« iepriekšējāTurpināt »
a quarter section of land covered by official mining surveys in the Grass Valley region of the latter state, in which locality the California case arose.
A comparison of this figure with the one illustrative of the Colorado rule, shown on page 664, illustrates the radical difference between the two doctrines. The irregularly shaped surfaces shown in the California illustration are accounted for by patenting a number of claims in one group, showing only the exterior lines of the composite, a practice at one time followed by the land department. Under the existing rules, group surveys preserve the interior lines of all individual locations embraced therein.
We are convinced that we are justified in adopting the rule as expounded by the courts of Arizona and California in preference to Hall v. Equator, Branagan v. Dulaney, and the other Colorado cases. Not because more courts have decided one way than another, but for the reason that we believe that the logic and reasoning of the former cases are in line with the rules of construction applied by the supreme court of the United States to the act of 1872 in other instances, and that the tendency of modern decisions is to recognize the controlling force of surface boundaries. Ever since the decision in the Flagstaff case, the supreme court of the United States has pursued the central idea of referring all rights in lode claims accruing under the act of 1872 to apex and exterior surface lines.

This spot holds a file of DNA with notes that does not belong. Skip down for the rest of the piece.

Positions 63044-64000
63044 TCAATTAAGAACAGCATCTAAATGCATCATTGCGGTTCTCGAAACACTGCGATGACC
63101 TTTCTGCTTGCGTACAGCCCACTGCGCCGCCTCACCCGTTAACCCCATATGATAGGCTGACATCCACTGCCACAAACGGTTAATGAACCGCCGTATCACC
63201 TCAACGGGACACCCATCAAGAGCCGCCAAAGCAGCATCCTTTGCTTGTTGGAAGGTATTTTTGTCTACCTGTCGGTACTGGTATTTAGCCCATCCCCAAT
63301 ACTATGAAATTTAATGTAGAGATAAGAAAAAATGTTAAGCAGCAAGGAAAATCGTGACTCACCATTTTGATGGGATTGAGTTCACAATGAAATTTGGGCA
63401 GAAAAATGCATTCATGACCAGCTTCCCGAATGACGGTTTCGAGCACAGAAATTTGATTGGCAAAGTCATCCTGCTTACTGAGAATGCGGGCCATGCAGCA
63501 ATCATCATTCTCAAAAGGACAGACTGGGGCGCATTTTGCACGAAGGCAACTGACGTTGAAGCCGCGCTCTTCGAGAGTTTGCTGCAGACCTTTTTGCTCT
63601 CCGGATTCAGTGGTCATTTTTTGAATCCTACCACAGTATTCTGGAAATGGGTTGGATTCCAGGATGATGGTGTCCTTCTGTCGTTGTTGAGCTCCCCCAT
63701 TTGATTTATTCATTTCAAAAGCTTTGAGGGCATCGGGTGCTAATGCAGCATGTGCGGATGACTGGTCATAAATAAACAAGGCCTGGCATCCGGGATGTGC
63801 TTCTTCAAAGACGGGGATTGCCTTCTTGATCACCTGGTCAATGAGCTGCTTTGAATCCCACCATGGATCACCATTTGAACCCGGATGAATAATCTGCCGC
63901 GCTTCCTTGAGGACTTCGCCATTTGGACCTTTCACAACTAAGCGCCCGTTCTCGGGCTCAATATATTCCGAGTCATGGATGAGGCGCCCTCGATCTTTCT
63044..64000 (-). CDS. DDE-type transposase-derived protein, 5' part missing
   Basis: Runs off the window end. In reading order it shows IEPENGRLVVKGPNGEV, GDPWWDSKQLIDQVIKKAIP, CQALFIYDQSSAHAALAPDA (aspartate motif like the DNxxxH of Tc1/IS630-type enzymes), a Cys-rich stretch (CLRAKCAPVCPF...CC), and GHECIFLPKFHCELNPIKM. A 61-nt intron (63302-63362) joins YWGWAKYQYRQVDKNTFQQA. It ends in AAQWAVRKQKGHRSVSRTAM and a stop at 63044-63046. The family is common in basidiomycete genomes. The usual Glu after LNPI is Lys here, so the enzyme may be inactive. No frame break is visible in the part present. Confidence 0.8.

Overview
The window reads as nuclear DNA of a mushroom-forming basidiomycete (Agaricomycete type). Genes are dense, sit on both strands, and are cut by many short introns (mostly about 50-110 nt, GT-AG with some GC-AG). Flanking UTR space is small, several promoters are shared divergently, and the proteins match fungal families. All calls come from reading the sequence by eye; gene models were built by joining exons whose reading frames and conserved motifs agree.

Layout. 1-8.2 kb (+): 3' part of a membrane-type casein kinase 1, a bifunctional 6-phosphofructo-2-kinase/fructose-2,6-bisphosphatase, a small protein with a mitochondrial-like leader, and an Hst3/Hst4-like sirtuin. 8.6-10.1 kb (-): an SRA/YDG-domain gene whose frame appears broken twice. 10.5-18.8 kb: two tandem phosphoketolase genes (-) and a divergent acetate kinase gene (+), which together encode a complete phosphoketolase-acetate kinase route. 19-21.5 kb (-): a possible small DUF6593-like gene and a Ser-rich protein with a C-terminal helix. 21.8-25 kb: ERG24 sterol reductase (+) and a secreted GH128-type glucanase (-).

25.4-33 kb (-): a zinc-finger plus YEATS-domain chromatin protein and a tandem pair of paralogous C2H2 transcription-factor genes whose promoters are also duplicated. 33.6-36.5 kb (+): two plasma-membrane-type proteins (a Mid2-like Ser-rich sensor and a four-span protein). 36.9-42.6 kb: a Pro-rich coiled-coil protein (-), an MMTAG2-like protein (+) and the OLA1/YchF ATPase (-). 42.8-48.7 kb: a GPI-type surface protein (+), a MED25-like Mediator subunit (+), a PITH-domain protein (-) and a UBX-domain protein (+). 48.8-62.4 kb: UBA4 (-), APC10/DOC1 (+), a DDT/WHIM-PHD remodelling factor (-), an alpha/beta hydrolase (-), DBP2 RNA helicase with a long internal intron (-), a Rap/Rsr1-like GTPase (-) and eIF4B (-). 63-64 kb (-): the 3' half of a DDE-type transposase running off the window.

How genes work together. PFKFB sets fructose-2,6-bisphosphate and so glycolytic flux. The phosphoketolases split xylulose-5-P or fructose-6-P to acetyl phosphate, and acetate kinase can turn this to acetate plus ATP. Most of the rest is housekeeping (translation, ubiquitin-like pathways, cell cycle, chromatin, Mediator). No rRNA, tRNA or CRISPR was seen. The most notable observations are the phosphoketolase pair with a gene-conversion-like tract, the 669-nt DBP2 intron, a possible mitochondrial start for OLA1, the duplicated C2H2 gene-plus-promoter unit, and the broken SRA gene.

We are impressed with the belief that there is no middle ground between the Colorado and Arizona-California doctrines.
We therefore conclude that a subsequent locator has no right to invade the territory covered by a senior valid subsisting location, or to penetrate within vertical bounding planes drawn through its surface boundaries, except for the single purpose specified in the mining laws, and that is, in the lawful pursuit of a vein on its downward course, the apex of which is properly embraced within the junior location.
The practice of the land department in issuing conflicting junior patents with clauses of exemption and reservation, will be discussed when we consider, the subject of patents and the proceedings by which they are obtained.